Join the Washington DC Sunday Night Film Club this Sunday, May 13th at 4:30pm for RBG at the Landmark E Street Cinema. Look for Laura wearing clothing in the theatre lobby about 15 minutes before the film. As always, after the film we will descend on a local establishment for dinner/drinks/discussion.

An intimate portrait of an unlikely rock star: Justice Ruth Bader Ginsburg. With unprecedented access, the filmmakers explore how her early legal battles changed the world for women.

“Disobedience” – May 6th

Join the Washington DC Sunday Night Film Club this Sunday, May 6th at 4:30pm for Disobedience at the Landmark Bethesda Row. Look for Brian F. wearing a blue Joshua Tree National Park t-shirt in the theatre lobby about 15 minutes before the film. As always, after the film we will descend on a local establishment for dinner/drinks/discussion.

When a woman returns to her conservative community after being shunned for decades for her attraction to a childhood friend, passions are reignited.

“The Death of Stalin” – Apr 22nd

Join the Washington DC Sunday Night Film Club this Sunday, Apr 22nd at 4:50 for The Death of Stalin at the Landmark E Street Cinema. Look for Eric wearing a gray shirt and blue jeans in the theatre lobby about 15 minutes before the film. As always, after the film we will descend on a local establishment for dinner/drinks/discussion.

When tyrannical dictator Joseph Stalin dies in 1953, his parasitic cronies square off in a frantic power struggle to become the next Soviet leader. Among the contenders are the dweebish Georgy Malenkov, the wily Nikita Khrushchev and Lavrenti Beria — the sadistic secret police chief. As they bumble, brawl and back-stab their way to the top, the question remains — just who is running the government?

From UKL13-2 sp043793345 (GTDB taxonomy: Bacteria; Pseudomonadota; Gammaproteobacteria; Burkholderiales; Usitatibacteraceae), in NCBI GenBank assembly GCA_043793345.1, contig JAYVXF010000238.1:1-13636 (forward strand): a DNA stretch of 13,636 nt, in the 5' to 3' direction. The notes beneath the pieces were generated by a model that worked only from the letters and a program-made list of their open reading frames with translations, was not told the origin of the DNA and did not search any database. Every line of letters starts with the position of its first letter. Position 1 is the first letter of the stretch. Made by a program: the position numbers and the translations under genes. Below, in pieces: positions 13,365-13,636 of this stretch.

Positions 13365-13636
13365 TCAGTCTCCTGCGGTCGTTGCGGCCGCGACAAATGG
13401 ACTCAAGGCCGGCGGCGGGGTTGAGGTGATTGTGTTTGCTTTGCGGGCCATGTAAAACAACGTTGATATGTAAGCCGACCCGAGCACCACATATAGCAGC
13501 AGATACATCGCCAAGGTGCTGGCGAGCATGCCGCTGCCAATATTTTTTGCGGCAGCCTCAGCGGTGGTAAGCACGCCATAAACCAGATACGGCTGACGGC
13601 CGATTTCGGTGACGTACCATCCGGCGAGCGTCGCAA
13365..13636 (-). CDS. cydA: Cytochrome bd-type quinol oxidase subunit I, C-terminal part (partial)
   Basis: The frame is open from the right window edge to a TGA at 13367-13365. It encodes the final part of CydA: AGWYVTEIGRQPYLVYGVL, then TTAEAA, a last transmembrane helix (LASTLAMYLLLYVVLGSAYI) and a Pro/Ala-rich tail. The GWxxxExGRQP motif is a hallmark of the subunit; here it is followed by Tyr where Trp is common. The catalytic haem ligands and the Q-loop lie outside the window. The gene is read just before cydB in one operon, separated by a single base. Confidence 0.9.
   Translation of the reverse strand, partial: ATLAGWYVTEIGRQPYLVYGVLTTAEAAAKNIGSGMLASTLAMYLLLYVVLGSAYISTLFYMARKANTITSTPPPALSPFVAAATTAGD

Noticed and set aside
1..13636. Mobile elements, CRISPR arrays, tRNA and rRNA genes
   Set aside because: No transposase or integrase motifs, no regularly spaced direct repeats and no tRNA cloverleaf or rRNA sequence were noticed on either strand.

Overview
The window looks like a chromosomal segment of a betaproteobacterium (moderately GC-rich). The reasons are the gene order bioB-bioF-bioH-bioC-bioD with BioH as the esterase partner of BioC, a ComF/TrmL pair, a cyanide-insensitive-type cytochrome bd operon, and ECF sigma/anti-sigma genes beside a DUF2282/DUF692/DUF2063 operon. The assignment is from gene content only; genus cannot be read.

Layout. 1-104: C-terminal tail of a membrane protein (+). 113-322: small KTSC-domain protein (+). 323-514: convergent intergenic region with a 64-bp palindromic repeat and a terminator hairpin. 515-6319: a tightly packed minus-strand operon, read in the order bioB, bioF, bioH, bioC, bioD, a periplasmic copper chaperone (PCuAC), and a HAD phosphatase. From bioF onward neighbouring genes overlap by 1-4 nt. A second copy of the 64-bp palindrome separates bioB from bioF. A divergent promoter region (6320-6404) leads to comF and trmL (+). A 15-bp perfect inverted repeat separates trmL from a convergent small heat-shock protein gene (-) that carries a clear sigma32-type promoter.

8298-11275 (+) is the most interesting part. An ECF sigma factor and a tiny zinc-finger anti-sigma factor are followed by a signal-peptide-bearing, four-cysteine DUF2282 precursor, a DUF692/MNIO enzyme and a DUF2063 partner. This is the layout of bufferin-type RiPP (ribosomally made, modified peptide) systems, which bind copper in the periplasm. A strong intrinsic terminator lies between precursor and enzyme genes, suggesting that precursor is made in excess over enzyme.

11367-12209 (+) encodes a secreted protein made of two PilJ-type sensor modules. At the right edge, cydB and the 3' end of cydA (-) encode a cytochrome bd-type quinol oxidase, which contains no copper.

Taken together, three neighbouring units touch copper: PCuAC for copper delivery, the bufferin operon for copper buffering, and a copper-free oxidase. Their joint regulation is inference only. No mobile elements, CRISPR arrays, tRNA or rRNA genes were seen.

“Beirut” – Apr 15th

Join the Washington DC Sunday Night Film Club this Sunday, Apr 15th at 4:20pm for Beirut at the Landmark Bethesda Row. Look for Brooke wearing clothing in the theatre lobby about 15 minutes before the film. As always, after the film we will descend on a local establishment for dinner/drinks/discussion.

Caught in the crossfires of civil war, CIA operatives (Rosamund Pike, Dean Norris) must send a former U.S. diplomat (Jon Hamm) to negotiate for the life of a friend he left behind.

“Itzhak” – Apr 8th

Join the Washington DC Sunday Night Film Club this Sunday, Apr 8th at 3 pm for Itzhak at the Landmark E Street Cinema. Look for Brian A. wearing a green and gray sweater in the theatre lobby about 15 minutes before the film. As always, after the film we will descend on a local establishment for dinner/drinks/discussion.

From Schubert to Strauss, Bach to Brahms, Mozart to…Billy Joel, Itzhak Perlman’s violin playing transcends mere performance to evoke the celebrations and struggles of real life; “praying with the violin,” says renowned Tel Aviv violinmaker Amnon Weinstein. Alison Chernick’s enchanting documentary looks beyond the sublime musician to see the polio survivor whose parents emigrated from Poland to Israel, and the young man who struggled to be taken seriously as a music student when schools saw only his disability. Itzhak himself is funny, irreverent and self-deprecating, and here his life story unspools in conversations with masterful musicians, family and friends, and most endearingly his devoted wife of 50 years, Toby. Itzhak and Toby’s lives are dedicated to their large, loving, Jewish family in NYC and their continual support of young musicians. As charming and entrancing as the famous violinist himself, Itzhak is a portrait of musical virtuosity seamlessly enclosed in warmth, humor, and above all, love.